Fishermans Bend's development scene rumbles back to life

Fishermans Bend's development scene rumbles back to life
Fishermans Bend's development scene rumbles back to life

Fishermans Bend's overall development activity has slowed almost to the point of stagnation over the past year, as the collective development industry waits for the release of the draft framework for the urban renewal area.

In the shadows of the State Government announcement of these permanent planning controls, the three prospective projects below have in one way, shape or form broken the quiet spell of development related news within Fishermans Bend over recent days.

272-280 Normanby Road

Fishermans Bend's development scene rumbles back to life
Slightly varying designs for Normanby Road. Planning images: Hayball

A reworked design for 280 Normanby Road Pty Ltd's intended tower has gone before City of Port Phillip, with Council's October report on the project still recommending that it does not support the application in its current form. The 40 level mixed-use development was previously considered by Council during August 2016.

Included within the current scheme are 289 apartments (down from 396), an affordable housing component, 5 retail tenancies, 4 commercial tenancies, resident amenities and a 342sqm ground floor level community room. A through block link between Normanby Road and Munro Street along is also on the agenda.

"The amended plans satisfactorily address a number of Council concerns with the original application regarding tower setbacks, loading bay design, car park layout...but does not meet the new Local Policy for employment or affordable housing. The amended plans do not respond to Council concerns regarding tower height, and changes to the podium and tower façade treatments.

Council indeed want the tower dropped to 35 levels at the most, regardless of the fact it's in a 40 level height limit area.

Aesthetically the tower has seen its design merits lessened somewhat with its exterior simplified relative to earlier versions of the Hayball-designed tower, with Minister Wynne to have the final say on the tower.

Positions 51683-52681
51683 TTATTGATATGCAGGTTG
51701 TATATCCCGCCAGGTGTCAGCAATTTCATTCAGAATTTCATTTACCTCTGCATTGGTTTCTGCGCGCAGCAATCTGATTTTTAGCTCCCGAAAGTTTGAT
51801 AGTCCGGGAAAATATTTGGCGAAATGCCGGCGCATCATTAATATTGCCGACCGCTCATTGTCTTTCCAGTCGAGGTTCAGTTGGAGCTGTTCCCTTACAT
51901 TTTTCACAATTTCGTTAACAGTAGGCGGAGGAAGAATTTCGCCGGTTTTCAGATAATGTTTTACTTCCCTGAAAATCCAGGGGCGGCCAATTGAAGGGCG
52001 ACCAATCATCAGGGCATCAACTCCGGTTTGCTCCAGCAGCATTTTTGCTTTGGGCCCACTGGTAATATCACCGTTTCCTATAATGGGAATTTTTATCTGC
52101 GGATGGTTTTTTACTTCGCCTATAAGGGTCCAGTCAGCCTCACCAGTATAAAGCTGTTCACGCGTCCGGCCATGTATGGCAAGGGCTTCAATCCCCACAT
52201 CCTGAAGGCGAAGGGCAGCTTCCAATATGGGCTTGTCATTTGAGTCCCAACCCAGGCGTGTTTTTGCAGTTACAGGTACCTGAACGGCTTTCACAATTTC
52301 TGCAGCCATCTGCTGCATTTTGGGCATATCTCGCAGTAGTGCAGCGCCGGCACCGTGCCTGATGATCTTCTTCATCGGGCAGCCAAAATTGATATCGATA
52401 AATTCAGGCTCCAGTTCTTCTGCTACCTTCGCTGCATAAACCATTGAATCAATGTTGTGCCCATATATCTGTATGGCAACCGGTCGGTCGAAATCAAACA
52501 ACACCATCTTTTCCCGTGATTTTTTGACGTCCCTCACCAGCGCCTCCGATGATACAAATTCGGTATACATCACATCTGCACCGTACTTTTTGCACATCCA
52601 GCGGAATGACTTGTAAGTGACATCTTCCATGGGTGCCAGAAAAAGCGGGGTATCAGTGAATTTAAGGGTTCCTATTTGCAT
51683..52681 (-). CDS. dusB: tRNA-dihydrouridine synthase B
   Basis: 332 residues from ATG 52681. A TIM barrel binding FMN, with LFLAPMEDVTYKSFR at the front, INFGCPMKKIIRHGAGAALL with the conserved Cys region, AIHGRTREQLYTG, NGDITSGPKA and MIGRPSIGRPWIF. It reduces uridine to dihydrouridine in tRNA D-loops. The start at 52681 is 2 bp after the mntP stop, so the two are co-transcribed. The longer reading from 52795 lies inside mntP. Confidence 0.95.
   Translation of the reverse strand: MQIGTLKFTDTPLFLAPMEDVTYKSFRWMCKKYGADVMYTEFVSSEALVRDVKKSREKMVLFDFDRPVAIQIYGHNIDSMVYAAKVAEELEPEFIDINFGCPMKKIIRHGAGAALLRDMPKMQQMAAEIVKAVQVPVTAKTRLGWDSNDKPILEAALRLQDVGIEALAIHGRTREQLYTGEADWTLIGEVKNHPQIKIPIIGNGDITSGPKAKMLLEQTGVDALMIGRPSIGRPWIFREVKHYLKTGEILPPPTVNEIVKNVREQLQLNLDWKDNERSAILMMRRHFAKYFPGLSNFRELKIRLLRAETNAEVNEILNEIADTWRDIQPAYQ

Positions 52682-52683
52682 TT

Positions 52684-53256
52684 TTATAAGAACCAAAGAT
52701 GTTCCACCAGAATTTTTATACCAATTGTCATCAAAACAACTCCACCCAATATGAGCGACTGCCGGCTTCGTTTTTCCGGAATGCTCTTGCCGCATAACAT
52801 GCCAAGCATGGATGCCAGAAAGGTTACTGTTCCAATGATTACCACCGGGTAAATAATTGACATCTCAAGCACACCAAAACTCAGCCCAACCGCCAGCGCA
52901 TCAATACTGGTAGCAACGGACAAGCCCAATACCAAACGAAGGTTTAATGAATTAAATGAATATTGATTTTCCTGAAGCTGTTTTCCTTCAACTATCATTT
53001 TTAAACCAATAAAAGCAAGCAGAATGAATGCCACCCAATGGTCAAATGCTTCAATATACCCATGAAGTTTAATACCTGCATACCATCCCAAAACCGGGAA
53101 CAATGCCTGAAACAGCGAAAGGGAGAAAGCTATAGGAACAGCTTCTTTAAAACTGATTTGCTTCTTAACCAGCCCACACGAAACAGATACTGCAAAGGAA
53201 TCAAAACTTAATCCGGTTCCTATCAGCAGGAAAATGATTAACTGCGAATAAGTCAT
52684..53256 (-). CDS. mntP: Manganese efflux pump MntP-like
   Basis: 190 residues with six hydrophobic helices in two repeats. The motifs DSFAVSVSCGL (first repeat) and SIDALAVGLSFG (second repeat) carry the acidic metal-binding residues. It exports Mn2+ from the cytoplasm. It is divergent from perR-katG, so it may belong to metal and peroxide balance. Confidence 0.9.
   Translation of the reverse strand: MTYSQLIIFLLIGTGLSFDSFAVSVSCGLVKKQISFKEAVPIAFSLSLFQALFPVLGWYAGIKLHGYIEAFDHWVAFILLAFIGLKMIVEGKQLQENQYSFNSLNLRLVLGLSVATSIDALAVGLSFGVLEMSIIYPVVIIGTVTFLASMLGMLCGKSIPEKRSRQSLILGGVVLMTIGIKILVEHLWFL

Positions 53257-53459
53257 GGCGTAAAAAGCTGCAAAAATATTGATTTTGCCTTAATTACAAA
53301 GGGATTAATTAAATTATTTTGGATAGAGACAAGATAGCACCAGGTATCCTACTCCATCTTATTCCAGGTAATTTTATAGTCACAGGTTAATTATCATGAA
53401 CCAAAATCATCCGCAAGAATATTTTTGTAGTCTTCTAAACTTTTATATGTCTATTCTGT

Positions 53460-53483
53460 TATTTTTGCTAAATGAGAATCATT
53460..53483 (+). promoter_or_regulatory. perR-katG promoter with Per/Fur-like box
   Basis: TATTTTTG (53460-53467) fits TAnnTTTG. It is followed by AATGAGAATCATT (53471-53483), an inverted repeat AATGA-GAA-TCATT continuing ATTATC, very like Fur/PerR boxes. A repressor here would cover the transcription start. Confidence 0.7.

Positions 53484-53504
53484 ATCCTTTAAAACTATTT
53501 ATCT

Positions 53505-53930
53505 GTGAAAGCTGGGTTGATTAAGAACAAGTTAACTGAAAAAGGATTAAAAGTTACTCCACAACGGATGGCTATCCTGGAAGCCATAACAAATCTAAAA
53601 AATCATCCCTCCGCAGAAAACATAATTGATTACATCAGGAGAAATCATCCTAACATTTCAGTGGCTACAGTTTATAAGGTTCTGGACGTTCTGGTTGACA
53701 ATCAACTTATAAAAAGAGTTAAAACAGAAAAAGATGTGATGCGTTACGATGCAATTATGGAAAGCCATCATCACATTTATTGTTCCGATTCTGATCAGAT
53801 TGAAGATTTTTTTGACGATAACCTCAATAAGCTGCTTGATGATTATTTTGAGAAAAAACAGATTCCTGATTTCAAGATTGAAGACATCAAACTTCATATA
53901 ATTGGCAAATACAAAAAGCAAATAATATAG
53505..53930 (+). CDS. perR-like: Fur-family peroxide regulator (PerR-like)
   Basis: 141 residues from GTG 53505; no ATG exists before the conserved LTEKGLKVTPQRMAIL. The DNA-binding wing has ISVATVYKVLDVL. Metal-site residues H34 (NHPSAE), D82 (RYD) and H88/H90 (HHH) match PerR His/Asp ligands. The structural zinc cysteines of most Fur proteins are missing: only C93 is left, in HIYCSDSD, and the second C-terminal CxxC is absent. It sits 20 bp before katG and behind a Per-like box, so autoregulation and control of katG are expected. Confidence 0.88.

68 Buckhurst Street 

Fishermans Bend's development scene rumbles back to life
South Melbourne's latest site up for purchase. Images: Colliers

The right to deliver 1,000 plus apartments is in the offing, with Colliers & Savills jointly listing for sale one of Fishermans Bend's largest development sites.

Approval is in place for a quartet of Fender Katsalidis Architects-designed residential towers, installing 68 Buckhurst Street as one of the urban renewal area's largest permitted sites to be offered for sale. As many as 1,004 apartments can be realised under the permit, with the ability to have the project delivered over stages likely to be an attractive selling point.

Spanning 9,478sqm, 68 Buckhurst Street's design outcome supersedes earlier versions for the site; one of which included 1,312 apartments, 1,055 bicycle bays and 772 car parking spaces.

Prospective buyers have until November 2nd to submit their Expression of Interest for the site which is in close proximity to the currently under construction South Melbourne Primary School.

2-28 Montague Street

Fishermans Bend's development scene rumbles back to life
Movement on the Mazda site. Image: McGlashan Everist

Developer Tim Gurner last week flagged the likelihood of 2-28 Montague Street heading down the path of redevelopment in the medium term.

Gurner's acquisition of the 10,000sqm island site will eventually lead to a $1.5 billion mixed-use, multi-tower project which is weeks away from planning submission. Having used Cox Architecture on a number of current projects within City of Yarra, Gurner has again turned to the design practice for the Montague Street project.

Surrounded by a variety of towers which are at planning or approved, 2-28 Montague Street is expected to house thousands of apartments, childcare facilities, serviced apartments, a 4.5 star hotel, commercial office space and over 9,000sqm of retail space.

We are very keen to play an important role in Melbourne’s regeneration and the evolving urban landscape, so this represents an opportunity for us to really sink our teeth into urban renewal. The size of this site is aligned with our vision to create projects that are iconic and recognised both around Australia and internationally.

Our focus will be to price the first few stages strategically, offering a high-end product at an affordable price, so that we can quickly move through to construction of the ground level retail plane, and start contributing to the area’s regeneration as soon as possible

Tim GurnerGurner founder and director

The site will be the ‘front row’ not only for excellence in architecture but also in how an activated groundplane will weave together old and new, providing amenity and a genuine magnet for the surrounding neighbourhoods even beyond the building.

The location will provides the benchmark, the precedent and the catalyst for the link between the rejuvenated South Melbourne and newly envisioned Fishermans Bend precinct.

Philip Rowe: director of Cox Architecture.

Mark Baljak

Mark Baljak

Mark Baljak was a co-founder of He passed away on Thursday 8th of November 2018 after a battle with cancer. He was 37. Mark was a keen traveller, having visited all six permanently-inhabited continents and had a love of craft beer. One of his biggest passions was observing the change that has occurred in Melbourne over the past two decades. In that time he built an enormous library of photos, all taken by him, which tracked the progress of construction on building sites from across metropolitan Melbourne.


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